Money Talks for Breaking the Silence
According to the organization’s web page, the study and the organization’s activities are supported financially by:6
- The Spanish Agency for International Development Cooperation (AECID) (Spain),
- Bertha Foundation (USA),
- Broederlijk Delen (Netherlands),
- Catholic Committee against Hunger and for Development CCFD – Terre Solidaire (France),
- Dan Church Aid (Denmark),
- Die Schwelle, Foundation for Middle East Peace (Germany),
- Medico International (Germany),
- German Catholic Bishops’ Organisation for Development Cooperation Misereor (Germany),
- The Moriah Fund (USA),
- New Israel Fund (Israel),
- Open Society Foundation (USA – George Soros),
- Pro Victimis, (Geneva),
- Rockefeller Brothers Fund (USA),
- Sigrid Rausing Trust (Sweden),
- Support Committee for Israeli Peace and Human Rights Organizations SIVMO (Netherlands),
- Swiss Federal Department of Foreign Affairs,
- Delegation of the European Union to Israel,
- Trocaire (Ireland),
- Oxfam (UK),
- Danish Representative Office in Ramallah (Denmark),
- NGO Development Center (PLO and Sweden)
- ZIVIK IFA Institut fur Auslandbezeihungen, Germany
Misleading Political and Legal Assumptions
The false and flawed premise that serves as the basis for the study by Breaking the Silence that Israel’s settlement policy is illegal and, therefore, the infrastructure and roads are illegal adopts the Palestinian/EU narrative.
In turn, this narrative is based on false assumptions emanating from the premise that “occupation,” in and of itself, is illegal and that the territory belongs to the Palestinians.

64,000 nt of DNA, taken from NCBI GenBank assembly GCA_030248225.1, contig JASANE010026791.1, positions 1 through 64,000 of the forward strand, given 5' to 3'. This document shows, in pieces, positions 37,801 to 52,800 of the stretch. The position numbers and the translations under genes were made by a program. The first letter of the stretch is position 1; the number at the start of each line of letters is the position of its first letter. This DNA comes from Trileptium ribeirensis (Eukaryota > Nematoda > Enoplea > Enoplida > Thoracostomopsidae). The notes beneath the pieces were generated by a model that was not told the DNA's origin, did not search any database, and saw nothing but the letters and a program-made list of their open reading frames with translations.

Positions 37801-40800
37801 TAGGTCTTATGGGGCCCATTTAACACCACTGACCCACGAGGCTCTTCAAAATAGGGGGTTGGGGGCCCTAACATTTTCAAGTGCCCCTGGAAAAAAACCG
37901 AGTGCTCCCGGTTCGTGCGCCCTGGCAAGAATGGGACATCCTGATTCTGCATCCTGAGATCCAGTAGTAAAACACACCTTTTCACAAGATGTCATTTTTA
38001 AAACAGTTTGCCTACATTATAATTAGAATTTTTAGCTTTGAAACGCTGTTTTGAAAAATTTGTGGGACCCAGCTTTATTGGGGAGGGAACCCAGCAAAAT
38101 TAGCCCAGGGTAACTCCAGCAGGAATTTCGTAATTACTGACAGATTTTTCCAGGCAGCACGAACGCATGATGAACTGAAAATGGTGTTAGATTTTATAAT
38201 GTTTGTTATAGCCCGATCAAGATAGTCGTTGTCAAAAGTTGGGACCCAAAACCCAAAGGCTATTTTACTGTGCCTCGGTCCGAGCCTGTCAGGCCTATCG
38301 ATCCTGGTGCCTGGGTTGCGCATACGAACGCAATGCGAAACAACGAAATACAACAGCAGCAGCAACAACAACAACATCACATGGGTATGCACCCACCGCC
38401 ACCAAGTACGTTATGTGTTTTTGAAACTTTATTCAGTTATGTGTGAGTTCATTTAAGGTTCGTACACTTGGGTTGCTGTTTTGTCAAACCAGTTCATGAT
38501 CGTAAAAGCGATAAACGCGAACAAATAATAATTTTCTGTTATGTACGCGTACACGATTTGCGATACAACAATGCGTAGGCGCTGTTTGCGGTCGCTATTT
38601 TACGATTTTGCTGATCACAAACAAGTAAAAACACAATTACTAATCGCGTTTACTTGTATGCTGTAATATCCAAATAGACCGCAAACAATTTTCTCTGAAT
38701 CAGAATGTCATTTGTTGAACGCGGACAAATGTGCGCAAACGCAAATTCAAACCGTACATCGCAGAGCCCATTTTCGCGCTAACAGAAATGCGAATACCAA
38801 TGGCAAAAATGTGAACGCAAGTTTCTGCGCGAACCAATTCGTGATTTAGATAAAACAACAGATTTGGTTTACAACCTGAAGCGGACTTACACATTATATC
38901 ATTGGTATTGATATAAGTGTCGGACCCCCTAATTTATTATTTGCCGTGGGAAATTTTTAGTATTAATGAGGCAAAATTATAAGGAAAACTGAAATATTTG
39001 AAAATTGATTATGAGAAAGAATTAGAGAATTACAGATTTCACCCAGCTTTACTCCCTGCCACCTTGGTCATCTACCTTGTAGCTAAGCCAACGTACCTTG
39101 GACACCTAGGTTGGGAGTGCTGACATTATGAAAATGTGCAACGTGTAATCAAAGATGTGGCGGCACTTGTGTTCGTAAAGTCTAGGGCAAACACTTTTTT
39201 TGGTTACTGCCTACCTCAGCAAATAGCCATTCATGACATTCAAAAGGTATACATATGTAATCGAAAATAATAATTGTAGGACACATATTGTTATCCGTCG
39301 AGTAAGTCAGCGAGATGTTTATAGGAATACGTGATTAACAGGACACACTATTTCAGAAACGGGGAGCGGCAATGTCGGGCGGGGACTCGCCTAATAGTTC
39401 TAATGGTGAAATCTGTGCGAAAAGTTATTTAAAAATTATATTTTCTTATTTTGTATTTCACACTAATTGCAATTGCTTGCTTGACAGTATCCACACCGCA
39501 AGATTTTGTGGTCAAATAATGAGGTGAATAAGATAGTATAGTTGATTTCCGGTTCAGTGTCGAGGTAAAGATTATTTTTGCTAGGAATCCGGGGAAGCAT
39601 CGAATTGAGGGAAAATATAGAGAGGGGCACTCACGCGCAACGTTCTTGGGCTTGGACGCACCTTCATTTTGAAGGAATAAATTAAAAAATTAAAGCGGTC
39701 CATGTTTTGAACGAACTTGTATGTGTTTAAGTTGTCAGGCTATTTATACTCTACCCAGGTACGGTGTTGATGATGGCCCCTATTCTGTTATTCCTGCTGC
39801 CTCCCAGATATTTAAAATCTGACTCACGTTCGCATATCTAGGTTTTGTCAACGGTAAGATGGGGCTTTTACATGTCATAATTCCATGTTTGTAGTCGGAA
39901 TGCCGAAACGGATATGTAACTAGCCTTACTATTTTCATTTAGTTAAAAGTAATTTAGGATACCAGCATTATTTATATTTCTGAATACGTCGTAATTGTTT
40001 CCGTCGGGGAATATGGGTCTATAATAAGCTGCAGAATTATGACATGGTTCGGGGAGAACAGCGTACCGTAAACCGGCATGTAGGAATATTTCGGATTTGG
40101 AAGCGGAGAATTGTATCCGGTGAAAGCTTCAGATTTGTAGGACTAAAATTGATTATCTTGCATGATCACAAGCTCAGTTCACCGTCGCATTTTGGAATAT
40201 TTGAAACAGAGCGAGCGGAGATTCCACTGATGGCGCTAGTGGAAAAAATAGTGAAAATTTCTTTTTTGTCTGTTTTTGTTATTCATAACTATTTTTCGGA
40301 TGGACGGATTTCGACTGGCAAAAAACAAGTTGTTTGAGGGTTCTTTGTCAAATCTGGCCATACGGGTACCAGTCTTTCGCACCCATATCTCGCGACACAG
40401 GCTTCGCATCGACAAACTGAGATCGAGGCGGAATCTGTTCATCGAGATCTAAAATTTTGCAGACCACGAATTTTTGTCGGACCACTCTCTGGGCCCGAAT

Status of the Territories
The first assumption in the Breaking the Silence study regarding “Palestinian territory” is legally and politically flawed and deliberately misleading.
Israel’s entry into the territories in 1967 after being attacked by its neighbors, and its subsequent control and administration of the territories, were in accordance with the relevant requirements of international law as set out in the UN Charter, the internationally-acknowledged 1907 Hague Regulations concerning the Laws and Customs of War on Land,7 and the 1949 Fourth Geneva Convention relative to the Protection of Civilian Persons in Time of War.8
Occupation of territory during the course of an armed conflict is not illegal. To the contrary, it is an accepted and recognized legal state-of-affairs in international law and practice. Pending a negotiated resolution of the conflict, Israel committed itself to abide by the international humanitarian and legal norms for the administration of such territories, and such administration has been under strict judicial supervision by Israel’s Supreme Court.